Family, friends and fun at the ballpark

A young boy gives his grandfather a high five during the Ducks game July 24. Different generations of families come together at the Ducks games creating close bonds. (Photo by Julia Heming)
A young boy gives his grandfather a high five during the Ducks game July 24. Different generations of families come together at the Ducks games creating close bonds. (Photo by Julia Heming)

For almost two decades, spectators have enjoyed their time with family and friends at Long Island Ducks baseball games. 

“It’s all about affordable family fun,” said Michael Polak, Ducks director of media relations and broadcasting, at a press conference with the Greene Team at Bethpage Ballpark. “Something for everybody, no matter what age.”

Synthia Ruf, vice president of branding at Long Island Community Hospital, would agree. She brought her one-year-old son Marcus to his first Ducks baseball game on Wednesday night.

She is just one of more than six million patrons who attend Ducks games each year.

Matt Meenan, 16, has been attending games since he was four and has continued the tradition ever since.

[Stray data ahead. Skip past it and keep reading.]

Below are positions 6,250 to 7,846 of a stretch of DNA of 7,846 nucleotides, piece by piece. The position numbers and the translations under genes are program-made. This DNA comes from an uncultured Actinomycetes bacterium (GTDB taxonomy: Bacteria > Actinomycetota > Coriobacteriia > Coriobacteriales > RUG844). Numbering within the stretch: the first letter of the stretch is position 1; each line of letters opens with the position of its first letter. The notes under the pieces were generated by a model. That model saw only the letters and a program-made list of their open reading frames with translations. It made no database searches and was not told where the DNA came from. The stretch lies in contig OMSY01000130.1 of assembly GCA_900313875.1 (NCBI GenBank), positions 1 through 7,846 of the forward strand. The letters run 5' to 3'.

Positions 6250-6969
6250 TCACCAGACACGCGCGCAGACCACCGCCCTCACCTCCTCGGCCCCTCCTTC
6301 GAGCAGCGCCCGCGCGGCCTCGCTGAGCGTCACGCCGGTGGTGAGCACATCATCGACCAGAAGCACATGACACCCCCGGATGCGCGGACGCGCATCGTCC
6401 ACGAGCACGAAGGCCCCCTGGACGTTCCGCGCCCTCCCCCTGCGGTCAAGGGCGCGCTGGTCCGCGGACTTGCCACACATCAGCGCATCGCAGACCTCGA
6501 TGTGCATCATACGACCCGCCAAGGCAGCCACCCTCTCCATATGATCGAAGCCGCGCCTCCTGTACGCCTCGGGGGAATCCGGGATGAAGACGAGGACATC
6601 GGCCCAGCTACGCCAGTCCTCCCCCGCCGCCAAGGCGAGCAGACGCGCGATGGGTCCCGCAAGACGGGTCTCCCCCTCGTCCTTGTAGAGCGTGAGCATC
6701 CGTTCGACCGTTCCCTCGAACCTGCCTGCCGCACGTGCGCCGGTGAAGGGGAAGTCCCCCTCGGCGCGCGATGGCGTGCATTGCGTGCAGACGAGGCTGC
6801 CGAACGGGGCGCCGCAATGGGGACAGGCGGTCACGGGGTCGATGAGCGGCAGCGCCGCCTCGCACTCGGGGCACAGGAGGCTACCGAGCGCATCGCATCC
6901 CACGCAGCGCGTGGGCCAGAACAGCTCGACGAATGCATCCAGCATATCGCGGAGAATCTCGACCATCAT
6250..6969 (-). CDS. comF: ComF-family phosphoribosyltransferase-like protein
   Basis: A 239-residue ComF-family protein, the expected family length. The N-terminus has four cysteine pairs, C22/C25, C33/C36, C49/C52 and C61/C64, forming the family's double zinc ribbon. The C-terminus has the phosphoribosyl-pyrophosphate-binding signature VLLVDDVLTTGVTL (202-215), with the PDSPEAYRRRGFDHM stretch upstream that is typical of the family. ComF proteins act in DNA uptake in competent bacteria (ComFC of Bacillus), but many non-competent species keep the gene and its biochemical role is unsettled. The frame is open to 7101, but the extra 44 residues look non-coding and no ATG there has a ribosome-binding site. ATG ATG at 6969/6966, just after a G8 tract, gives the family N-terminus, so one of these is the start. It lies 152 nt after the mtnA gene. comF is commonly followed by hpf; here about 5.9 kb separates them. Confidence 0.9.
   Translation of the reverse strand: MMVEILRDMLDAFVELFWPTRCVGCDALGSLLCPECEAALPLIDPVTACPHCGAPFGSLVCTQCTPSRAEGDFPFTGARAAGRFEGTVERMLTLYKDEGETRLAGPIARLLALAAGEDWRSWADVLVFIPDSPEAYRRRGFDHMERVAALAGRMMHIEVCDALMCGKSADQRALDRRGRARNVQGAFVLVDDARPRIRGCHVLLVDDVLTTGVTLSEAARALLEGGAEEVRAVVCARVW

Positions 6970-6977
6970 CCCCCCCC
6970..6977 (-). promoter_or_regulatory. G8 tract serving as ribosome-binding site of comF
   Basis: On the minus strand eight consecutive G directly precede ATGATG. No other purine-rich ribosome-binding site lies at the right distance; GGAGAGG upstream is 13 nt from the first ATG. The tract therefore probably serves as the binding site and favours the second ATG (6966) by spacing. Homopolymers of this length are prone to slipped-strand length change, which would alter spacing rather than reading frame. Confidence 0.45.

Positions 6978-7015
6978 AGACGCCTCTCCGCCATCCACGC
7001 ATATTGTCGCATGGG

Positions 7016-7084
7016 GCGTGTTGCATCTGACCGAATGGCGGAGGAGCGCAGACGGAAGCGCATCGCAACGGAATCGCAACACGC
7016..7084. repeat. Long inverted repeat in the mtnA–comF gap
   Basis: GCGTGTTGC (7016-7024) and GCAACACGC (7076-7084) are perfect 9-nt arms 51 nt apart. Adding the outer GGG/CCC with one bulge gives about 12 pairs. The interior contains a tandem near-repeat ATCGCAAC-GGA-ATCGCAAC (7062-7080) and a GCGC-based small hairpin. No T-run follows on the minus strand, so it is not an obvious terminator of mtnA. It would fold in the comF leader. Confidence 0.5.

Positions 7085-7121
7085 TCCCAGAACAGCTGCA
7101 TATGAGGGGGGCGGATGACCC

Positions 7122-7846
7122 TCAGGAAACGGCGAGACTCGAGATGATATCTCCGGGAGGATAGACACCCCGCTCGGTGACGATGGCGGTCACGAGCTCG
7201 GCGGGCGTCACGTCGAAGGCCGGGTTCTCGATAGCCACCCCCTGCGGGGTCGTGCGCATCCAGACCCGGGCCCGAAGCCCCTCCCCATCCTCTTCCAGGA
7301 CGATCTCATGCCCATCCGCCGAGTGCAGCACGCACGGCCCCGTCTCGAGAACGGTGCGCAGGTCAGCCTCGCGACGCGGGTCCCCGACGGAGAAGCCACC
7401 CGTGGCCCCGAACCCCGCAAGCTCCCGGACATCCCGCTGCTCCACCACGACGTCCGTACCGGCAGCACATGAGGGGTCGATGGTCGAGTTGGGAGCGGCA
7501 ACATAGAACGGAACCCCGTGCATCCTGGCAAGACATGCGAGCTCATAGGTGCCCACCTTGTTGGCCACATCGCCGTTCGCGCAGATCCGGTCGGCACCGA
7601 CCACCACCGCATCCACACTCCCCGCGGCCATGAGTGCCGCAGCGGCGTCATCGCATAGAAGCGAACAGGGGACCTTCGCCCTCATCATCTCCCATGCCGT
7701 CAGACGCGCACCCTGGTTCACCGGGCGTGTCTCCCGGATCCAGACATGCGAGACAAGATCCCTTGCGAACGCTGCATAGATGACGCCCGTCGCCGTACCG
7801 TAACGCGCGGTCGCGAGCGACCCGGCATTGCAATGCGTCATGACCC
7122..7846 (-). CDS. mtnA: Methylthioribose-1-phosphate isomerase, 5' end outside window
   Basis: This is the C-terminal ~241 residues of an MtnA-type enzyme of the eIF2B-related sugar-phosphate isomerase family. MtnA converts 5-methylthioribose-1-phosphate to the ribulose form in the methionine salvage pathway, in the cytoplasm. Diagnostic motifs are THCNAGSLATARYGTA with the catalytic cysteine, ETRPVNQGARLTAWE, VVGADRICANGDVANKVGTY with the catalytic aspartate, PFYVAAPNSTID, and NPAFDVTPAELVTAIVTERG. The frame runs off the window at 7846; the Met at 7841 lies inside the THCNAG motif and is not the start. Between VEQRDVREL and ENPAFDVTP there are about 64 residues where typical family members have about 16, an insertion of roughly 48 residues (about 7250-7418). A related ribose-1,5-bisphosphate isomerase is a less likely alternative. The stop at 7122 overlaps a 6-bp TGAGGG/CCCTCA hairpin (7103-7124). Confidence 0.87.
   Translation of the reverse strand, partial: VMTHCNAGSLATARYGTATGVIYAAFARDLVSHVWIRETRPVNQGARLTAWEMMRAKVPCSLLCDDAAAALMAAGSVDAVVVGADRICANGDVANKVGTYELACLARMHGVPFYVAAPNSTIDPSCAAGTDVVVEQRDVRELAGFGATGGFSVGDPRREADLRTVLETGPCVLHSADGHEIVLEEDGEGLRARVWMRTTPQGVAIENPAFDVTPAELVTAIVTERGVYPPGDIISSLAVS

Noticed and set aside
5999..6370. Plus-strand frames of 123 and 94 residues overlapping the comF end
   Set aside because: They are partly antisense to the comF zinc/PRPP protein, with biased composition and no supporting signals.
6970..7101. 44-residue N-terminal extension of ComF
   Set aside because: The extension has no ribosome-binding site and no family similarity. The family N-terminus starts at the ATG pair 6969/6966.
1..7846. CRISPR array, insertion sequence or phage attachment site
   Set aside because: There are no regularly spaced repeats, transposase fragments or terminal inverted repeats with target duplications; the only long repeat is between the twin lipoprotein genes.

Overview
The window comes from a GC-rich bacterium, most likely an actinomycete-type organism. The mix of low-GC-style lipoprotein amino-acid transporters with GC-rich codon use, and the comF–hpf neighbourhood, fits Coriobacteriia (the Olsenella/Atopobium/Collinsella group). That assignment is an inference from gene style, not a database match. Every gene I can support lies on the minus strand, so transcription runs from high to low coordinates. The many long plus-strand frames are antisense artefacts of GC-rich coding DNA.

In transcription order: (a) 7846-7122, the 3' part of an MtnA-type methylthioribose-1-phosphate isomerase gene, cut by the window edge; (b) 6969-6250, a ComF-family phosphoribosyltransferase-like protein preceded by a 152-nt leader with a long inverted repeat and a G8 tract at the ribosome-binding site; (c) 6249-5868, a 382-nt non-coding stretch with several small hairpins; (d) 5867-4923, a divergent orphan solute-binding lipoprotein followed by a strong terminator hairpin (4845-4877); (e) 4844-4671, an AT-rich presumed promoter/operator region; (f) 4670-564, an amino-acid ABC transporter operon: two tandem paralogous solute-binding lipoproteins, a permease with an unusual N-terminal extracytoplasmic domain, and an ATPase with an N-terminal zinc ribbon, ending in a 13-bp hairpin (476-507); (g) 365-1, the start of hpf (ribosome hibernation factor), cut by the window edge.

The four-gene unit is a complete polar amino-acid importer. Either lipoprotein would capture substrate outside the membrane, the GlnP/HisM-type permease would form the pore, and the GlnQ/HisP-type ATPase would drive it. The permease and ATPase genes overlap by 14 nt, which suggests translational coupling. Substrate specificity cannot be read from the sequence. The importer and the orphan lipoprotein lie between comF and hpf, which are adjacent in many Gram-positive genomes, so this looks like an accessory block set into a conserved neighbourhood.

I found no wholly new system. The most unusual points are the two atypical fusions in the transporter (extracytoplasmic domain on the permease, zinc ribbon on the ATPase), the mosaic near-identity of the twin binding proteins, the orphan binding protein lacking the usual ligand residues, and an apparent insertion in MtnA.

But for others, it was a first time experience.

Ricardo Zapata, who was at a game with his girlfriend, Alexis Hersh, said they had never been to a baseball game, and they enjoyed it.

“It’s all about family and making memories,” Hersh said. 

The reasonable price of Ducks tickets is also a huge plus to fans.

Individual Ducks tickets range from $13 to $15. In comparison, the average 2018 Major League Baseball ticket price was $76 on the secondary market, according to the latest available industry stats.

That’s a game changer for fans like Tim Comer, who was attending his second game at Bethpage Ballpark on Wednesday. He noted that ticket prices are “pretty affordable.”

That is a win-win for larger families like the Monasteros.

The family of four was at a game for the first time. They said the park had more to offer than major league baseball games. There were bouncy houses, pie-eating contests and games like spin-the-wheel to win a prize.

“There’s lots of stuff for the kids to do,” said Nick Monastero, who was there with wife Ashley and their two children, Madison and Nico. 

Brandon Eller,11, Devin Barnes,11, Zach Commike, 11, hope to catch a foul ball during the game. All three boys play baseball on the Lindernhurst team. Photo by Julia Heming,
Brandon Eller,11, Devin Barnes,11, and Zach Commike, 11, hope to catch a foul ball during the game. All three boys play baseball on the Lindernhurst team. (Photo by Julia Heming)

And there are also opportunities for kids to shine. Adam and Melissa Cenerelli were attending the game to watch their son perform a color guard routine with his boy scout troop. And their other son was on hand to cheer on his brother.

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